• Make safety a core value within your organization.
  • Involve employees in the process.
  • Set high expectations and communicate them frequently. Make sure you provide employees with the necessary resources and equipment to meet those expectations.
  • Recognize and reward employees consistently, clearly linking awards/incentives to specific performance measures. Provide regular feedback and consistently link successful behavior changes to the rewards.
  • Offer rewards that are genuine, meaningful, important and worth striving for.


  • Focus solely on the reward aspect. Instead, focus on consistently educating and encouraging safety-conscious behavior that will ultimately lead to the desired outcome.
  • Rely solely on injury reports as indicators. Programs that only aim to reduce the number of reported injuries can discourage timely and accurate reporting.
  • Treat the safety incentive program as a standalone or substitute for a comprehensive safety program.
  • Make it overly complicated. Safety incentive plans should be simple, with a clear kick-off that effectively communicates expectations, followed by regular and ongoing communication of these expectations.
  • Attempt to adopt a “one-size-fits-all” program for your organization. Some types of incentive programs may not be suitable and could even discourage injury reporting.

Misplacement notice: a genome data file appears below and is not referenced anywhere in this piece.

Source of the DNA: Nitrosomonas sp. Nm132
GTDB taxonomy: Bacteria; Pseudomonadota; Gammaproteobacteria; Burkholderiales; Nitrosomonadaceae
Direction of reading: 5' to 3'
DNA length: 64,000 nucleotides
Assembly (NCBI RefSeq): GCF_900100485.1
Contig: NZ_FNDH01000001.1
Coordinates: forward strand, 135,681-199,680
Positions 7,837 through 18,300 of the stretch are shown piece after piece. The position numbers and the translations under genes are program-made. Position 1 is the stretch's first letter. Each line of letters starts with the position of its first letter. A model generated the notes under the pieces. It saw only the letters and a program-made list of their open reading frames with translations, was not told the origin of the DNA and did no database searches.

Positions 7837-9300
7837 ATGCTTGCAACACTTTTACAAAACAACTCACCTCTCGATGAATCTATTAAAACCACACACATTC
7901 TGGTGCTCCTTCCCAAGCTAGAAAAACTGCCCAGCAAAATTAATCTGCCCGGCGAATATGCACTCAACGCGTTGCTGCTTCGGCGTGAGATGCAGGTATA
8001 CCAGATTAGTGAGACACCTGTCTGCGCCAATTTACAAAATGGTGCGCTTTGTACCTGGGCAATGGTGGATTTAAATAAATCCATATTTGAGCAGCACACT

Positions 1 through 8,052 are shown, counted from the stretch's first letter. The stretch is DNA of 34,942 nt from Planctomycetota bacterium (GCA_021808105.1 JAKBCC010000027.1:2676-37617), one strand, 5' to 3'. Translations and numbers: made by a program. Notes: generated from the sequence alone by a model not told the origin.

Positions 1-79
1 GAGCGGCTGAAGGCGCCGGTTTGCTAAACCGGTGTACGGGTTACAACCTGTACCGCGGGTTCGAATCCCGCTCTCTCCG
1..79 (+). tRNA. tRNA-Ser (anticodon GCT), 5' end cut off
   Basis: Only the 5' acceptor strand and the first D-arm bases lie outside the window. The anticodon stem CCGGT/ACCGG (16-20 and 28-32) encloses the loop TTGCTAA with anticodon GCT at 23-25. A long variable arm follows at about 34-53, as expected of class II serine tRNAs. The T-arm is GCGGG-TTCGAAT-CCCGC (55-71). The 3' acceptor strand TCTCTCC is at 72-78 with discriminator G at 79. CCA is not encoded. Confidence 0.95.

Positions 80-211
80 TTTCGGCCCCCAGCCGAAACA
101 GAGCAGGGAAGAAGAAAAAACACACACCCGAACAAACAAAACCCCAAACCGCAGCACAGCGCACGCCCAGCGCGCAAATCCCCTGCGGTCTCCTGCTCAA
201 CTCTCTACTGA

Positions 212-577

• Expect the program to run itself, as it may lose momentum. Involve employees by establishing safety committees comprised of employees.
  • Use contests or group rewards that may create negative peer pressure. Group rewards are effective only in organizations where teamwork and cooperation are already ingrained in the culture.

Rewards that work

What about gifts and prizes? Is cash an acceptable form of reward?

According to experts, cash bonuses are suitable for recognizing outstanding safety performance. However, they caution that although cash holds value, it may not be special enough. Instead, prioritize recognition and motivation, fostering a culture where safety is valued every day.

Rewards should be symbolic, meaningful and serve as a reminder of a job well done. Many companies opt for safety-themed clothing, housewares or outdoor equipment adorned with safety slogans or logos. Additional vacation days, food or parties are also popular and easily implemented.

At The Miller Group, we recognize the importance of incentives and offer a comprehensive range of tools and resources to help you enhance your safety incentive program. Whether it involves implementing effective safety protocols or providing comprehensive training, our team is dedicated to supporting you. Take the next step in cultivating a strong safety culture and managing risks by talking with an advisor today.

About The Author

Aaron Paris, CSP, ASP

Aaron Paris, CSP, ASP
Email As the Director of Safety, Property & Casualty, Aaron has more than six years of experience in workplace safety and 12 years in law enforcement. Aaron consults with clients on a wide variety of safety issues such as worker safety, auto, property risk and other safety procedures. He is also authorized to teach OSHA 10- and 30- hour courses.